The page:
Paramedics make life and death decisions every day. But unlike doctors, nurses and midwives, they don't have to be registered.
Wellington Free Ambulance’s medical director Andrew Swain says: “Anyone can technically call themselves a paramedic.”
And that’s something they want the government to change.
For 25 years paramedics have been calling for national registration – because an unregulated workforce puts them - and the public - at risk.
"There is a potential for harm ...there are groups out there that are unregulated, don't have proper governance or accountability and we feel like that needs to be rectified," Mr Swain said.
"There are instances when a paramedic has performed poorly - has lost his employment with one of the major ambulance providers and sets up independently and there is no way to transfer that across - when you have a register they have to perform to a particular standard."
Registration would mean all paramedics would have to meet set levels of qualifications and training
A national body would also develop codes of conduct and handle complaints and discipline.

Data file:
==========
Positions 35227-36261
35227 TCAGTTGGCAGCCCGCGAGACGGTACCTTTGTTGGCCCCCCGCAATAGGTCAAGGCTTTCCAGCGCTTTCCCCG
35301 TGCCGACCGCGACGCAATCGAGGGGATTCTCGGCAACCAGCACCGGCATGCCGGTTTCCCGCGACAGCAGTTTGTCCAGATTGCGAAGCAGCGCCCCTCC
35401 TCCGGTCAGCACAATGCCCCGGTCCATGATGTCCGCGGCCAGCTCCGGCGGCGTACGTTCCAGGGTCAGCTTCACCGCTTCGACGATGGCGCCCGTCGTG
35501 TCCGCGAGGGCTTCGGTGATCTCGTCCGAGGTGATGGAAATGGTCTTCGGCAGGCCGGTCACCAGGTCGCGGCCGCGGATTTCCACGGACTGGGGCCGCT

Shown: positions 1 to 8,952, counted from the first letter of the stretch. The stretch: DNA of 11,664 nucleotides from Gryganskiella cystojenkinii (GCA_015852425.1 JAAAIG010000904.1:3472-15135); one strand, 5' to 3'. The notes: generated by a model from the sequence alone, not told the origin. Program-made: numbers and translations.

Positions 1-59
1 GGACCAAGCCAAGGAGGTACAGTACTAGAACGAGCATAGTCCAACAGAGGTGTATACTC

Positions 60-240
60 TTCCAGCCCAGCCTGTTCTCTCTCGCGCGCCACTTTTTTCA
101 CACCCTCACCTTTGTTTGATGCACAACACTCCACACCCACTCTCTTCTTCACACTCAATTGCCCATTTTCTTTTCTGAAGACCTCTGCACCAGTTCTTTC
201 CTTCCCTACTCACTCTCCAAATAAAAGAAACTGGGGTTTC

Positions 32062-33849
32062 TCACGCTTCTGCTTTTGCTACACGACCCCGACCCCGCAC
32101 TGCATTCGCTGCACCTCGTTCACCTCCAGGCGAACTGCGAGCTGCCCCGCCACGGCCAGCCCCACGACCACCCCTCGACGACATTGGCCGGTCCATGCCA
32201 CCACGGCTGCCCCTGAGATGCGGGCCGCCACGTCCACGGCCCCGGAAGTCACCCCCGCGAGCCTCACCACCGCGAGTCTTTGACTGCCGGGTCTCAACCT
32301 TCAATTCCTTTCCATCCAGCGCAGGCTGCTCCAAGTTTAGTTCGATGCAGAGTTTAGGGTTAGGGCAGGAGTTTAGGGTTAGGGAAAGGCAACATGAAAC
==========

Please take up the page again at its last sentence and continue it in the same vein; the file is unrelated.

And paramedic Laura Robertson says it would give them the professional respect they deserve. "It is really important for us to be recognised for what we are because we are all proud of the profession and what we do all day."
Registration would cost about $425 a year.
And the union Paramedics Australasia is hoping the health ministry will help out.
"Otherwise it's an extra cost on paramedics who arguably are somewhat limited in their ability to pay," NZ chair Sean Thompson says.
Health Minister David Clark says he's working on a fix and will introduce a change to the rules later this year.
"The profession itself wants to be regulated - and I think that is a pretty reasonable request," he said.
Maori Public Health boss Lance Norman told politicians today that 35 per cent of Maori still smoke, along with 25 per cent of Pasifika and 12-13 per cent of all other ethnicities.